Head and neck cancer is cancer that is in the mouth, nose, or throat. Affected areas can include:

  • Lips
  • Tongue
  • Salivary glands
  • Pharynx: the tube that starts behind the nose and goes down the throat
  • Larynx: the voice box
Organs affected by head and neck cancer

In 2012, approximately 50,000 people in the United States are expected to be diagnosed with cancers of the head and neck. Treatment depends on the site and stage of the cancer. Treatment may include one or more of the following:

Saving organ function may be an important treatment goal. Organs of the head and neck play a critical role in daily life. For example, in patients with cancer of the larynx, preserving the ability to speak may be a major concern. For these patients, efforts are made to keep the larynx intact during therapy. Follow-up care is a key part of the treatment plan for patients with this kind of cancer.

Chemotherapy Can Cause Side Effects

Chemotherapy stops or slows the growth of cancer cells. Often, cancer cells are fast growing. But chemo also damages healthy cells that divide quickly. These healthy cells can include cells in the bone marrow that make blood, cells in the lining of the gut and mouth, and hair cells. Damage to healthy cells is what causes many chemo side effects. Here's how it works:

  • When chemo damages healthy blood cells, the result can be:
  • Chemo may damage healthy cells in the stomach. The chemo drugs then irritate these areas, which could result in nausea and vomiting. Chemotherapy drugs may also trigger signals in the brain that tell your body to vomit.
  • When chemo affects healthy cells surrounding hair follicles, the result can be hair loss. Hair loss is also known as alopecia.

Chemo can cause many other side effects, but the good news is that there are ways to manage them.

Learn more about chemo side effects and how to manage them.

A Closer Look: Jimmy*
A young husband and father, Jimmy learns he has a large tumor in his sinus cavity.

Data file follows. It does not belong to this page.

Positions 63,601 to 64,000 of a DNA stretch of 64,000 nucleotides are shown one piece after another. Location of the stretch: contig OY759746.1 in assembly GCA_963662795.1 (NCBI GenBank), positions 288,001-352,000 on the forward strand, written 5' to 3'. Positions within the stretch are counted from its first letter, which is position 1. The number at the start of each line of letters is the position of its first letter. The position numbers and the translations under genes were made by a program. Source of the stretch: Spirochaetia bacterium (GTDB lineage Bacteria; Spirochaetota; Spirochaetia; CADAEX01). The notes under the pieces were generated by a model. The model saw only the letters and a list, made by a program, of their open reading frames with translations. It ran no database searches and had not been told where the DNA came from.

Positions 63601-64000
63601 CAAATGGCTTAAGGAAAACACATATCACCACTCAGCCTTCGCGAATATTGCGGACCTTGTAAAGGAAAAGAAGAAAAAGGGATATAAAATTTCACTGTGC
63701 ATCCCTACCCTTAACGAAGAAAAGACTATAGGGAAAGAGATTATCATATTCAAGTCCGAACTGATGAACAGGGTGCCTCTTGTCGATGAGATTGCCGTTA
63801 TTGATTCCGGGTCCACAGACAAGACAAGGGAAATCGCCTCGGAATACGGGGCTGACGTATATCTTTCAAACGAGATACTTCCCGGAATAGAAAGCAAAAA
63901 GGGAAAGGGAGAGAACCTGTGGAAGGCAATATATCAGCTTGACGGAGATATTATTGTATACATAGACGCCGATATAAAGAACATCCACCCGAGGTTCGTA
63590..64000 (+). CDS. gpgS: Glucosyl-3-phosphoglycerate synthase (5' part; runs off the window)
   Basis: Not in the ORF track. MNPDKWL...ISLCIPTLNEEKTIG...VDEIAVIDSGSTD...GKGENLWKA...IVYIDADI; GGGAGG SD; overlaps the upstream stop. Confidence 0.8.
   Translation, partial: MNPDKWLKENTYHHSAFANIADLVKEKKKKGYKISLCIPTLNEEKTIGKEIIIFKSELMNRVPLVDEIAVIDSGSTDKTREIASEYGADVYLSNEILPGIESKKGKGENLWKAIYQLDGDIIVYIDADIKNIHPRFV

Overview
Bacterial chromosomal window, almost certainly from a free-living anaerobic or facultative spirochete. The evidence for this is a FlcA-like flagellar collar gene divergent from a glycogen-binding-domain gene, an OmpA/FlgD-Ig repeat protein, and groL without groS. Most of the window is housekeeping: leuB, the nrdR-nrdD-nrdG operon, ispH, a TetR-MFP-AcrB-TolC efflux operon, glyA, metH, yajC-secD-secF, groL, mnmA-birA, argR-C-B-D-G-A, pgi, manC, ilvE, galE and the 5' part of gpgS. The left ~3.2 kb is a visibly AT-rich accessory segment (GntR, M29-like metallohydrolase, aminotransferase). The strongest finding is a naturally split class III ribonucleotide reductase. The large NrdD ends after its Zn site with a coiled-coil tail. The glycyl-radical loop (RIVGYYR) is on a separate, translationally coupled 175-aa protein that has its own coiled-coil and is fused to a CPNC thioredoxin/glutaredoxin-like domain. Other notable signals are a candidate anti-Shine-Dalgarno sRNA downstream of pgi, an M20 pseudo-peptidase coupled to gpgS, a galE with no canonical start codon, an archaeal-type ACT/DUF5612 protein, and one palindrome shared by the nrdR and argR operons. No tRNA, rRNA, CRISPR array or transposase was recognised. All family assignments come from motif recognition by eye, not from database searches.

His doctor prescribes radiation and a chemo treatment to shrink the tumor. After, the doctor plans to have the tumor removed with surgery.
Jimmy's doctor tells him that radiation and the chemo treatment are known to cause certain side effects. These include:
Jimmy is afraid to speak with his doctor or ask too many questions. He doesn't want to be a bother.
He brings his wife along to some of his visits. She asks the doctor about how to prepare for or help prevent chemo side effects.
Jimmy also learns that he will get an anti-nausea drug during chemo that will help prevent vomiting.

*This is a fictional case study based on chemo patient experiences. Your experience is unique. Your doctor and care team will create a plan that will best treat your type of cancer and manage your chemo side effects.

Learn more about managing chemo side effects and make sure to speak with your doctor and care team to plan for managing side effects!

Check out these questions to help you prepare.

Click here for a discussion guide about chemotherapy and infection to use with your health care team.

Head and Neck Cancer Resources

  • Getting Started:
    Questions Worksheet

  • The Chemotherapy and Infection Discussion Guide can help you understand your
    chance for infection

    Infection can be a serious result of chemo. Find out the factors that affect your chance of infection. Simply answer a few questions, and then print your results to share with your doctor.

    Use the Chemotherapy and Infection Discussion Guide to find out more.

  • Survivor Story

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  • Want to learn about specific side effects?